Top 10 Grammatical Errors – errors of syntax

Top 10 Grammatical Errors – errors of syntax March 6, 2012

Don’t feel bad… we all have done it. The English language can be tough to master, even if we have been using it our entire lives. Lord knows I still need help. So, to that end I’ve compiled a list of common mistakes. Strictly speaking, these are not grammatical errors. I stink at grammar. I misuse the occasional semi-colon, confuse ‘if’ and ‘whether,’ as well as ‘that’ and ‘which.’ Here’s a helpful list of common mistakes of grammar. This top 10 list is more about syntax and usage.
“Top 10 mistakes of language or syntax”
Number 10: ‘anyways’
Just say ‘anyway’ – please, I’m begging you
Number 09: ‘irregardless’
It’s a double negative, right? Regardless means ‘without regard,’ while irregardless means ‘without-without regard.’
Number 08: ‘vice-versa’
This is usually a speaking error. It’s not vis-uh verse-uh. Say vice, then say versa – not the other way around (which is what vice versa means). Also, you don’t have to put this in italics because it has become a standard English parlance.
Number 07: ‘exspecially’
I hear it all the time and cringe, especially when a teacher is involved.
Number 06: ‘entitled’
Is it, “She wrote a book entitled…”, or “She wrote a book titled…”? To be entitled means that a person has a right to something, not that a story has a title. It’s possible for the author to use the word correctly, “I’ve entitled this essay,” but in that case it refers to the act of giving a title. So unless you are the author you are probably not entitled to use the word “entitled.”
Number 05: ‘intensive purposes’
Ouch! For all ‘intents and purposes’ is the correct phrase.
Number 04: ‘towards’t
You never need the ‘s.’ We could call this one “Toward a Better Use of Toward.’
Number 03: ‘tack’ v. ‘tact’
Too often I hear people say, “We took the wrong tact.” Oh, sweet Nelly! To have ‘tact’ means you know what is appropriate. You cannot try to take a different tact. The word you are looking for is ‘tack,” which comes from sailing. Tacking is when you run against the wind by zigzagging. We can certainly take a different ‘tack.’ In fact we should in this case!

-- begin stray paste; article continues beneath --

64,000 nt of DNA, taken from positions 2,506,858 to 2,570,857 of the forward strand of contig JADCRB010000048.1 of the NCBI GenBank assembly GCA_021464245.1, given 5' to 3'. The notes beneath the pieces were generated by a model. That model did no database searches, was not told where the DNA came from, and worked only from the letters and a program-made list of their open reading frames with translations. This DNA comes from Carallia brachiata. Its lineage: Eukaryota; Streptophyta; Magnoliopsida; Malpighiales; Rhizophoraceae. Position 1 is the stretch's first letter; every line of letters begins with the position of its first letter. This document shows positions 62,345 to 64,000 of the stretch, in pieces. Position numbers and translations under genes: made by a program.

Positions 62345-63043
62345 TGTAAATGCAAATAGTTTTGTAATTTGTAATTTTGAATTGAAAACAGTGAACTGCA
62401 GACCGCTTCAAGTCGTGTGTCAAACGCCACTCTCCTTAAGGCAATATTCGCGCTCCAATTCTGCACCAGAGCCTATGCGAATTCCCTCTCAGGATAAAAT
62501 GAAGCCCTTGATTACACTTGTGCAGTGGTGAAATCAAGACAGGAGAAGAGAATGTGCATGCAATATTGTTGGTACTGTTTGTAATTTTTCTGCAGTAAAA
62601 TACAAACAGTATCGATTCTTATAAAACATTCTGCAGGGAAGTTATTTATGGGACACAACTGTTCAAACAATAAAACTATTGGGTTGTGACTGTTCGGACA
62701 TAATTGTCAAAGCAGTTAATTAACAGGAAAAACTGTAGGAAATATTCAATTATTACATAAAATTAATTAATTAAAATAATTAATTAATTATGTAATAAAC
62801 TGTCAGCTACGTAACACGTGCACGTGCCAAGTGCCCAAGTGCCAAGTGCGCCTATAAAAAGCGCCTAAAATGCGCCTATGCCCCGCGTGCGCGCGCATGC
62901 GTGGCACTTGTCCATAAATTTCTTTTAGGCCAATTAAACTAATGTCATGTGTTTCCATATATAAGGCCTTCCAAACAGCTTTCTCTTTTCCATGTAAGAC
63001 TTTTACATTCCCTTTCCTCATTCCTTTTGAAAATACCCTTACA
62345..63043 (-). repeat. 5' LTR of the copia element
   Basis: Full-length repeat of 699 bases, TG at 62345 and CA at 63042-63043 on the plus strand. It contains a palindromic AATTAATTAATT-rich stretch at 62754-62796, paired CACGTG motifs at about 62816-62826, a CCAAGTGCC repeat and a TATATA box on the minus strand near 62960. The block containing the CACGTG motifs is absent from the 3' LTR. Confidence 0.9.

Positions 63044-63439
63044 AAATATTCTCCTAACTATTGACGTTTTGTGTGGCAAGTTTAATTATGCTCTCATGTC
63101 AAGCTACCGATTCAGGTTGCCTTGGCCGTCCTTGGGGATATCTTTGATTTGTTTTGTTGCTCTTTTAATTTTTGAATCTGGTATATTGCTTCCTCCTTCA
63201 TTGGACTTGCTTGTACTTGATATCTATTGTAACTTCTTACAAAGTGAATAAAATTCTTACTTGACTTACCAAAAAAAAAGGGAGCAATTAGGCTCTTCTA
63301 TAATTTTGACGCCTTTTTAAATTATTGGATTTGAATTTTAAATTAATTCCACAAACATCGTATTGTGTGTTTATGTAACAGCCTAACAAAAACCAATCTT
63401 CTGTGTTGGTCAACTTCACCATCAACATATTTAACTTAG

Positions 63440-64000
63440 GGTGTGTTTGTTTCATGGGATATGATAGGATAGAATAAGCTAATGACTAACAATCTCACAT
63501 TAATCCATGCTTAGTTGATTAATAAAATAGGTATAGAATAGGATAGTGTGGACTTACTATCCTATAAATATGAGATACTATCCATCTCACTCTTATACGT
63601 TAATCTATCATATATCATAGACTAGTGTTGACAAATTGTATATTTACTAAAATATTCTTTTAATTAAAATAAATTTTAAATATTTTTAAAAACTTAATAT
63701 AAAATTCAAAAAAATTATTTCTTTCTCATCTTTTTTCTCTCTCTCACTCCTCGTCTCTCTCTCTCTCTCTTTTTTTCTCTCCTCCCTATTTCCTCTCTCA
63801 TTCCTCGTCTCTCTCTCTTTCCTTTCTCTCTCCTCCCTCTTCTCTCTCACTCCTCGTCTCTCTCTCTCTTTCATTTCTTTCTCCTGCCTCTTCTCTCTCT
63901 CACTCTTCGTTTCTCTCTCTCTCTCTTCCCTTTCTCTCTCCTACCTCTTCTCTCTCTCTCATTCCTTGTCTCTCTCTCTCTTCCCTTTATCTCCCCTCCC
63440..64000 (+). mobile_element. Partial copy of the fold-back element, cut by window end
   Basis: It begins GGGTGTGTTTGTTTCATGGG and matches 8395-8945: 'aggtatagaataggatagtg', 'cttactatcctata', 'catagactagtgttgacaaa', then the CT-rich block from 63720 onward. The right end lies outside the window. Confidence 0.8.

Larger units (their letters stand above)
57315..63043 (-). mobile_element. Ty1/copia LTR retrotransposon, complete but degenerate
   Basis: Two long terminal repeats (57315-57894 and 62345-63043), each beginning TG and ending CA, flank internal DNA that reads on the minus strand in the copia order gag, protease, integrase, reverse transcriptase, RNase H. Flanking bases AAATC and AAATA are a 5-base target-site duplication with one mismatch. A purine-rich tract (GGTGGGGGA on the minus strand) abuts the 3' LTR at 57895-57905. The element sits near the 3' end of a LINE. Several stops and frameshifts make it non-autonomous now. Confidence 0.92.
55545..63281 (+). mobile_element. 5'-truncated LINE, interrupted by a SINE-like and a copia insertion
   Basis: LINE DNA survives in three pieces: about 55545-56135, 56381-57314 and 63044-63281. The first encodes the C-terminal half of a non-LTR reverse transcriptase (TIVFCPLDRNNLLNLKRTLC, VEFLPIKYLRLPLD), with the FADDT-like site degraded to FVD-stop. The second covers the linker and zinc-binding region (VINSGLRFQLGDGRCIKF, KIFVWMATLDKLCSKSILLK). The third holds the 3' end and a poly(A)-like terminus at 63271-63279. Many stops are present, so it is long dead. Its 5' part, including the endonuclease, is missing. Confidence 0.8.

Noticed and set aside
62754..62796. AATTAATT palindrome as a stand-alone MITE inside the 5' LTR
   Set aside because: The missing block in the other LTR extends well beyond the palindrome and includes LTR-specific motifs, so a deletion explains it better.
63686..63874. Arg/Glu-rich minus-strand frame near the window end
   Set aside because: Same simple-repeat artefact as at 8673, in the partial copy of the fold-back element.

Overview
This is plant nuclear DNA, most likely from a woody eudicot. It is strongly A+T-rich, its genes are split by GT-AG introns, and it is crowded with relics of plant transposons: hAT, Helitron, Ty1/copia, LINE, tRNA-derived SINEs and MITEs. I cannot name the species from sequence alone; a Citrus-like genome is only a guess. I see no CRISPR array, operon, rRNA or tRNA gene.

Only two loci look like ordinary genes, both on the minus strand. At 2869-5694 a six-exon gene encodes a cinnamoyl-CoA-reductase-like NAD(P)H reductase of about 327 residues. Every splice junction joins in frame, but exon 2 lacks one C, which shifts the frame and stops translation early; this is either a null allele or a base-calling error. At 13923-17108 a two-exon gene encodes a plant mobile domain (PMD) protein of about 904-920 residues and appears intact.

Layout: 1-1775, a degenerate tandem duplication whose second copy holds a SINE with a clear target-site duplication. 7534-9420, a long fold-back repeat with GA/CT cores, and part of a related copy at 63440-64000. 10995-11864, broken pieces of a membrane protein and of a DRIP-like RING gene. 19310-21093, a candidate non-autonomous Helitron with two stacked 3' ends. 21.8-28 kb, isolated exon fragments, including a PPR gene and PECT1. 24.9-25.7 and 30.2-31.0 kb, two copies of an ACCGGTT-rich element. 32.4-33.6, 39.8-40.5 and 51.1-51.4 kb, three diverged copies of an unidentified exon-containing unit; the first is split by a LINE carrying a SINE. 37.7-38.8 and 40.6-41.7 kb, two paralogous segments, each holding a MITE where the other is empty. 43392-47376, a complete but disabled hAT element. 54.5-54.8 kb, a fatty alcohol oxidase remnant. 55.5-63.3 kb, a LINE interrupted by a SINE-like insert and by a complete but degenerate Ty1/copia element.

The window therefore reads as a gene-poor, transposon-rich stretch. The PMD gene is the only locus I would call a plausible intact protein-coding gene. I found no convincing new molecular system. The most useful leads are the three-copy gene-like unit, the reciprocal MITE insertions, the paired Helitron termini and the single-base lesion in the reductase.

Number 02: ‘flesh’ v. ‘flush’
Let’s take a moment and flush this out… ugh! You flesh out a plan. You flush out a bird from its hiding spot. To flesh something out means to give it flesh and bones, to animate it, to build on the framework. To flush something out is to get something out of its hiding spot, or to activate the toilet in your RV.
Number 01: ‘jive’ v. ‘jibe’
Jibe means to be in harmony or accord. Jive is a kind of a dance move, or a way of BS-ing someone (made famous by the immortal Bee Gees, Jive-talking). If two ideas are incompatible to one another they do not ‘jibe,’ as opposed to ‘jive,’ which would mean they don’t know how to dance. Jibe can be a sailing term as well (to switch a sail from one side to the other while running with the wind).
Honorable mention:Not, ‘one in the same, but rather, ‘one and the same.’
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What Are Your Thoughts?leave a comment
  • How did "ensure" vs "insure" not make the cut?! I'm so disappointed….

  • #10. Guilty.

  • Oh, snap! Ensure v. insure is a good one. Mandy Hill had a good one at lunch today but I can't remember what it is.

    I'm pretty sure my most consistent violation was #6.

  • Russ

    It's drives me NUTS when I hear someone say "pitcher" when they mean "picture".

    Lazy speech.

  • How about preposition and proposition? I committed that one yesterday…

  • "I could care less" …should be "I couldn't care less"

  • Just spotted a new one in an article I was reading. The author (a former White House director of space policy), wrote "home in" instead of "hone in."

  • I thought of two more, yesterday, during church:

    1) using "inferred" when you mean "implied" (or "vice-uh verse-uh")

    2) using "begs the question" to mean "urgently evokes one to ask" (instead of referring to the logical fallacy of basing an argument on premises which presuppose the truth of the conclusion being argued for).



  • canister

    vice-versa: In the US, spelled “vice versa,” without the hyphen. Pronounded vahy-suh vur-suh. Better yet, give it a listen

  • GhostofSeamus

    Referring to a person as a “that,” rather than a who. (EX: “Someone THAT loves me” should read, “Someone WHO loves me.”

  • Wayne T Staffo

    what about swag, i see that the name swag have been changed and no one knows the real meaning of the word and where it come’s from, give you a hint. I’m a Australian. And that’s what i have grown up with of the meaning of the word swag